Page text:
As far as destroying queen cells I've never seen that stop them from swarming.  They will just swarm anyway (if they haven't already) and end up queenless.  Quite often a hive that has swarmed still looks quite populated.  If the queen cells are capped I figure its very likely they have already swarmed.  I'd put every frame with a queen cell in a nuc with a frame of honey and get some free queens, myself.

Here's my swarm control methods:

http://www.bushfarms.com/beesswarmcontrol.htm
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Michael Bush
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Michael Bush
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« Reply #5 on: April 20, 2006, 07:12:46 AM »

I guess I should focus on the original question.  Yes, a few bees attacking and getting upset on some occasions and only two of them following for a ways, is not out of the realm of normal bees on a bad day.  If they are like that everytime you open it up and your other hives are not, then I'd plan to requeen eventually.  If all your hives are like this, I'd look at your technique.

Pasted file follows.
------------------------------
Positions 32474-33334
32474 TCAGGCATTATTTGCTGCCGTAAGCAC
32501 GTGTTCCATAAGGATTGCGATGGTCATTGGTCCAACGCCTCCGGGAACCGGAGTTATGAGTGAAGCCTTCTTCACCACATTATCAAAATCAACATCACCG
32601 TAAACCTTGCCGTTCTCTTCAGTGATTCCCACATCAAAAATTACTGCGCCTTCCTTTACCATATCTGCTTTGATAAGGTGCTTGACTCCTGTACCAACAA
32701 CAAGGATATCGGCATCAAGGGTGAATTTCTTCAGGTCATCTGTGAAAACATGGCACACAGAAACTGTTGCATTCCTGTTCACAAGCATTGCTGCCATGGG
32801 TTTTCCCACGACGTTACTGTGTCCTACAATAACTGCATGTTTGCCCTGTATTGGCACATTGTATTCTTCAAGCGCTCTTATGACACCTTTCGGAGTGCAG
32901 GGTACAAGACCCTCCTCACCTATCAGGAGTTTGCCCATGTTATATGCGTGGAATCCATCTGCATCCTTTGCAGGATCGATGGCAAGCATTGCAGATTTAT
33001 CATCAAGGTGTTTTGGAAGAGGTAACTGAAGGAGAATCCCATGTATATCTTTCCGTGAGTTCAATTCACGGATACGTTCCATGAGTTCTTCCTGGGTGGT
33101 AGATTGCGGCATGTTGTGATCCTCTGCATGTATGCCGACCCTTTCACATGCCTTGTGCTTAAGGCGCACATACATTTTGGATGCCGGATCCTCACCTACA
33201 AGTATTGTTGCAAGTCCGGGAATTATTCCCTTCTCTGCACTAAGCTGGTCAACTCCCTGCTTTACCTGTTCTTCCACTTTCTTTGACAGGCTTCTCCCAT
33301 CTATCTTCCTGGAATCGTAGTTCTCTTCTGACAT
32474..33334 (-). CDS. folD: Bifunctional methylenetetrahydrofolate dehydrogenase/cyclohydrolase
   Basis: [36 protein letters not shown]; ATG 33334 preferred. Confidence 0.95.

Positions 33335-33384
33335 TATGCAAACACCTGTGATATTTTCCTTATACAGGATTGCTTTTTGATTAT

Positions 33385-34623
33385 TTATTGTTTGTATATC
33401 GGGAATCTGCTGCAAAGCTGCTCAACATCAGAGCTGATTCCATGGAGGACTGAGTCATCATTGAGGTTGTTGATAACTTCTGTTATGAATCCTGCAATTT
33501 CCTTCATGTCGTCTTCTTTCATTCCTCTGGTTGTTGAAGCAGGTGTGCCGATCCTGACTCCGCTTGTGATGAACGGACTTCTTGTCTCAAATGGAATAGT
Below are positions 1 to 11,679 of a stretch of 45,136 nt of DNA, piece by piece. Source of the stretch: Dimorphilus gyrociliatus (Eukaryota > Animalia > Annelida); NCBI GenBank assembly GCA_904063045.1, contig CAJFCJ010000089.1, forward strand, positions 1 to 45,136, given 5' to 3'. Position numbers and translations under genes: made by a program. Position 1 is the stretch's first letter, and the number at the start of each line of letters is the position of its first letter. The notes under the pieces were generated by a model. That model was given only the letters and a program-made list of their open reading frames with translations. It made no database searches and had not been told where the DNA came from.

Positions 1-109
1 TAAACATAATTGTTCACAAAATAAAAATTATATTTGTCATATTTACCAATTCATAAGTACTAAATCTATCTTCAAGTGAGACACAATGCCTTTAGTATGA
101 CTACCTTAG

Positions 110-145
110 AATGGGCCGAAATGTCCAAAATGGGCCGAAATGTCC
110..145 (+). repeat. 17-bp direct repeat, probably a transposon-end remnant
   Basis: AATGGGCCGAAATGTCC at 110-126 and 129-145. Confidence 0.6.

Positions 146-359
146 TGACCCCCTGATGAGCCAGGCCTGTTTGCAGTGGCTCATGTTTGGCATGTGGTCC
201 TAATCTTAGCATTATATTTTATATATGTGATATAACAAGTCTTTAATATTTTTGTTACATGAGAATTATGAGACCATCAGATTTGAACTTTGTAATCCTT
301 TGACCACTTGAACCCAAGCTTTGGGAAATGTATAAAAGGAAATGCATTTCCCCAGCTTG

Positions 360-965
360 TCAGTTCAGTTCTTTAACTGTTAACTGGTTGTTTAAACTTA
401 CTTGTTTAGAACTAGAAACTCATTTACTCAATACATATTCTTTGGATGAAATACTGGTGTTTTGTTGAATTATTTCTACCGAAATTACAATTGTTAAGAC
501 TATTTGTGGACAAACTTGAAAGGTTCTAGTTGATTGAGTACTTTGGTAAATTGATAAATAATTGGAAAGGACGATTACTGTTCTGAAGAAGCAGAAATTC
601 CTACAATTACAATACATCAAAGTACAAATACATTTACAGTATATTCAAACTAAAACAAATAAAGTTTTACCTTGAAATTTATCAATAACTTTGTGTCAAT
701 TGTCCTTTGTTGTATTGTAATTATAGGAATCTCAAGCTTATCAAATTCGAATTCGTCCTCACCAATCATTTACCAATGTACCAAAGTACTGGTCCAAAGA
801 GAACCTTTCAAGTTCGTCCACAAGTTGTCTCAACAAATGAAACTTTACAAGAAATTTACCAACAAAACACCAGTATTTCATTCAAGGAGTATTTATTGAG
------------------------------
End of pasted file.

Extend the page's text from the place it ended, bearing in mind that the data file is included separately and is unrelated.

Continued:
If they get worked up into a frenzy and lots of them follow you for a long ways and a long time, you have hot bees and you should requeen immeadiatlely.
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Michael Bush
My website:  bushfarms.com/bees.htm
My book:  ThePracticalBeekeeper.com
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"Everything works if you let it."--Rick Nielsen
Jerrymac
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« Reply #6 on: April 20, 2006, 10:59:40 AM »

Michael brought up a very good point. I have given up inspections at times just because I banged a frame into the side of the hive body when removing it and made them mad. Or a frame slipped from my hands and dropped back into the space I was removing it from..... that really makes them mad and they will let you know you have messed up. "Come back when you grow up."

So if you have banged, popped, hit, thumped, just one time, they need time to calm down before proceeding.
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rainbow sunflower  Light travels faster than sound. This is why some people appear bright until you hear them speak.   rainbow sunflower